Prevalence and determinants of HIV infection in South India: a heterogeneous, rural epidemic


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Abstract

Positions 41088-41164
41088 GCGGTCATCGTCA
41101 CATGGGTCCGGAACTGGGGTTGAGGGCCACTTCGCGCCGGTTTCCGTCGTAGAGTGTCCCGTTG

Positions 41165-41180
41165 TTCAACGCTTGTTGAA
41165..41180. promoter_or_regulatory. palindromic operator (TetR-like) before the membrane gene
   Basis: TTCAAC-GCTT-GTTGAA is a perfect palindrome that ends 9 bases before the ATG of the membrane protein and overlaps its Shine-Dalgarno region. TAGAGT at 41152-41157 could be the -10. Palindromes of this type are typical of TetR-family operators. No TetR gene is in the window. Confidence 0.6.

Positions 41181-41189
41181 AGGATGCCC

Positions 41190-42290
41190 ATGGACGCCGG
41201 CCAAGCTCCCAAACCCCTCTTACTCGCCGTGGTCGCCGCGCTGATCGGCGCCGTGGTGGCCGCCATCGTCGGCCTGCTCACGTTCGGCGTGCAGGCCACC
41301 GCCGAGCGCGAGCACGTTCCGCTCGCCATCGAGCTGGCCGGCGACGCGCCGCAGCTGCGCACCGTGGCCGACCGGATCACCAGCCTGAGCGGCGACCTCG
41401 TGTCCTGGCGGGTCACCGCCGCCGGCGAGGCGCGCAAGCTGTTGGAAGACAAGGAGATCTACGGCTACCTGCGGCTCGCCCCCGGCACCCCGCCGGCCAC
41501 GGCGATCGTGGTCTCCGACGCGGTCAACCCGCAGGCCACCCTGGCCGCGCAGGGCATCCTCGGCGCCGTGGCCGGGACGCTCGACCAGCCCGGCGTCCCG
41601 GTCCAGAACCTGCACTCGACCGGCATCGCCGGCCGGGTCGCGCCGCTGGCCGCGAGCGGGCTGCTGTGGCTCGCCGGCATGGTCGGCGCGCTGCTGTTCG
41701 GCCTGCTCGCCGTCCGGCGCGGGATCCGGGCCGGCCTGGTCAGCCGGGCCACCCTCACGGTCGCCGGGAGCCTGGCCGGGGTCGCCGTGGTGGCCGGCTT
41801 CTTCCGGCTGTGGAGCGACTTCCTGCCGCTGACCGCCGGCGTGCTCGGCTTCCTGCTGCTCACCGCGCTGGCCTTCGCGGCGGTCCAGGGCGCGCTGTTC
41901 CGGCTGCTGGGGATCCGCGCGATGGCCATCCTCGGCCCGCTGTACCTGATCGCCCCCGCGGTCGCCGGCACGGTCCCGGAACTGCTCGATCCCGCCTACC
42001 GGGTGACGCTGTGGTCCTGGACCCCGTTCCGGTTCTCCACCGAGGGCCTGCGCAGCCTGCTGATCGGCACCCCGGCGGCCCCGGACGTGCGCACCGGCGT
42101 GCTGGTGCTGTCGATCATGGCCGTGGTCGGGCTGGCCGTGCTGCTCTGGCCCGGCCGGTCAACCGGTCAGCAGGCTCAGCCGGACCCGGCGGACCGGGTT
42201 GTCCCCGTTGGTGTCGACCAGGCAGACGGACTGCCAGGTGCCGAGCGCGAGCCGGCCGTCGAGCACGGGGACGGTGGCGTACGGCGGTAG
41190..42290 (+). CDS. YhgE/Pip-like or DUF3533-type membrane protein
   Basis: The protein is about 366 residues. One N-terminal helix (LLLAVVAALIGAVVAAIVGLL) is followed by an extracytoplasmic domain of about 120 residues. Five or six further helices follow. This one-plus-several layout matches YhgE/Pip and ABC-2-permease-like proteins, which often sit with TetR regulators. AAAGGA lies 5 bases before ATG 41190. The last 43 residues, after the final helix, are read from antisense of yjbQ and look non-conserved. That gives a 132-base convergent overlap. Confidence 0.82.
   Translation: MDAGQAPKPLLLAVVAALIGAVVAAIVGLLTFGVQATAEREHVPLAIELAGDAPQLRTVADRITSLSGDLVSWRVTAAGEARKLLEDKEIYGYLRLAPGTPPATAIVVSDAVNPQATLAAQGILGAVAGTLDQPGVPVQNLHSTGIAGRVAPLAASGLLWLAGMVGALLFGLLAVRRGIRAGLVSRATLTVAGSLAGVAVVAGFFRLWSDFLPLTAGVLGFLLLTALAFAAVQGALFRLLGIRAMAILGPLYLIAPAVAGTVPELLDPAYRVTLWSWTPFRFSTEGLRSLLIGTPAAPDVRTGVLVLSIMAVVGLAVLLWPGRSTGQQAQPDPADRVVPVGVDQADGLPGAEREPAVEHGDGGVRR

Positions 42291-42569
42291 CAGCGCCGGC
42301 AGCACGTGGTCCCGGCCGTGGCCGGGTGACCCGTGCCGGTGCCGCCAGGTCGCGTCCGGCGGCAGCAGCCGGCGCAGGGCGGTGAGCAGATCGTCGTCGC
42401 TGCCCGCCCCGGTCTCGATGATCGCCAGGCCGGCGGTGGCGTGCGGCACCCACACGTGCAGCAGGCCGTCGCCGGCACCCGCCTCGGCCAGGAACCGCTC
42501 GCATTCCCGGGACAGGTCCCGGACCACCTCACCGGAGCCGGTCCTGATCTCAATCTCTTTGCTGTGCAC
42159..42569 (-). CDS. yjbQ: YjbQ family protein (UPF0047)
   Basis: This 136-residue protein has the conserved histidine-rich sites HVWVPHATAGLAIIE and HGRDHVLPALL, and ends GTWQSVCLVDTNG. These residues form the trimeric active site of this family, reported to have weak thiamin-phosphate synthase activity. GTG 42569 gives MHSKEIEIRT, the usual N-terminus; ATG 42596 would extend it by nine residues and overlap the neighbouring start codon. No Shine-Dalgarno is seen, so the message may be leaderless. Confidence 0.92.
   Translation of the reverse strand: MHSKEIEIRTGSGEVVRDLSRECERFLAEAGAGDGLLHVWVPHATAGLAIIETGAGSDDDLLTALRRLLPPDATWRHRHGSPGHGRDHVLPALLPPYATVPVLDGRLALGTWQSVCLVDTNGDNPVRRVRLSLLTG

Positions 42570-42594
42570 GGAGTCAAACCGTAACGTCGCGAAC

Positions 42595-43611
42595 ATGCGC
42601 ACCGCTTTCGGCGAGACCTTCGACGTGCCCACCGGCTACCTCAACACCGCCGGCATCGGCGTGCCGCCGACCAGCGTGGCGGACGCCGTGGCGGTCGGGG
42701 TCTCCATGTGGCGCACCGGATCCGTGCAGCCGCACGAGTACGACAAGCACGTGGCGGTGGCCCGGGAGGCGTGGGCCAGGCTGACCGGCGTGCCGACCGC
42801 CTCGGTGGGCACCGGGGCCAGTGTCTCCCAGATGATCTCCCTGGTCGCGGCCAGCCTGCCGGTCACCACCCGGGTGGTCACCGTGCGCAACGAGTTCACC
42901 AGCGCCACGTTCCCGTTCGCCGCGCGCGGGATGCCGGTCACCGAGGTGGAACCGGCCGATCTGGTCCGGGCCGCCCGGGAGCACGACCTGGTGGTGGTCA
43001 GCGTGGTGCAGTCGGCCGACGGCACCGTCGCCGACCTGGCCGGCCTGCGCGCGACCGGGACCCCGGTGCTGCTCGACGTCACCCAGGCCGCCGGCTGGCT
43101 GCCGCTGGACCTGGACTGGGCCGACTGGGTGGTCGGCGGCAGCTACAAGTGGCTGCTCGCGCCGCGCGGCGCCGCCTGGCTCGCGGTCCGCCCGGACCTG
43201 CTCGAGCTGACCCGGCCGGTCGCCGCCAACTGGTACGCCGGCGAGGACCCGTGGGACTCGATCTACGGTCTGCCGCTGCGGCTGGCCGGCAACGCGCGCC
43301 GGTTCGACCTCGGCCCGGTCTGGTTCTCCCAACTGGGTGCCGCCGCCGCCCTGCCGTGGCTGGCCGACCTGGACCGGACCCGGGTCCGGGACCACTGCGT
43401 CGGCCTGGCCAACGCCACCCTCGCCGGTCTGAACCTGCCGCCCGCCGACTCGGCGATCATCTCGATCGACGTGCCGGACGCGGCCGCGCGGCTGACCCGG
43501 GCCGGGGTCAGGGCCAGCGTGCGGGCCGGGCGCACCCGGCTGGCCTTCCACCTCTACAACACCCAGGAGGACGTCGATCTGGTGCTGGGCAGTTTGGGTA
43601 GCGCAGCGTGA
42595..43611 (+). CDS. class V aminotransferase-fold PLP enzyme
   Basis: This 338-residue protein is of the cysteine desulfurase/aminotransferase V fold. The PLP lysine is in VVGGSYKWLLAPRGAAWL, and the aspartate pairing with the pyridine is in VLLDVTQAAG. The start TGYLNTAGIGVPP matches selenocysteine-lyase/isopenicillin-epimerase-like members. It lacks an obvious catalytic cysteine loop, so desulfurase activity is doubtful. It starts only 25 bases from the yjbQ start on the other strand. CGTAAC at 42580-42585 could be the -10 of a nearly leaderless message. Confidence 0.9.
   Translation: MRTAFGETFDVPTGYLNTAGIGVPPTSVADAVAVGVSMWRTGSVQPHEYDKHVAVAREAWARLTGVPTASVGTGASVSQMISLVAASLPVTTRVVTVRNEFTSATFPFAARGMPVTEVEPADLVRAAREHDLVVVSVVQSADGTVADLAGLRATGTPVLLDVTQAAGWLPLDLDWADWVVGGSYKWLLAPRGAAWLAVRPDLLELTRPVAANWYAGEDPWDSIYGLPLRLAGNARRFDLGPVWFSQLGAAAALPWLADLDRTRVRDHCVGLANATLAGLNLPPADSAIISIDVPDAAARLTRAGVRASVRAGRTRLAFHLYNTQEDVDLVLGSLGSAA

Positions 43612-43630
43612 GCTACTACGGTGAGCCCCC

Objectives:To assess the prevalence and determinants of HIV infection in the general population in Bagalkot district, a largely rural district in the southern Indian state of Karnataka.Methods:Approximately 6700 individuals aged 15–49 years were randomly sampled from 10 villages and six towns, from three of Bagalkot's six sub-districts. Each consenting respondent was administered a questionnaire, followed by blood collection and testing for HIV, syphilis, and herpes simplex virus type 2 (HSV-2) on a 25% sub-sample.Results:HIV prevalence was 2.9% overall, 2.4% in urban areas and 3.6% in rural areas [odds ratio (OR), 0.65; 95% confidence interval (CI), 0.45–0.95]. Significant differences in HIV prevalence were seen between the three sub-districts, with prevalences of 1.1, 3.0 and 6.4% (P < 0.05), and HIV prevalence in the 10 villages ranged from 0 to 8.2%. Reported multiple sexual partners, receiving money for sex and a history of medical injections were significantly associated with HIV infection, as were older age, being widowed, divorced, separated or deserted, lower education levels and being a woman of a lower caste. There was a strong association between HSV-2 and HIV infection (OR, 5.2; 95% CI, 2.3–11.5).Conclusions:The rural nature of this epidemic has important implications for prevention and care programs. The striking differentials observed in HIV prevalence between sub-districts and even villages suggest that risk and vulnerability for HIV are highly heterogeneous. Further research is required to understand the individual and community-level factors behind these differentials, so that preventive interventions can be directed to where they are most needed.

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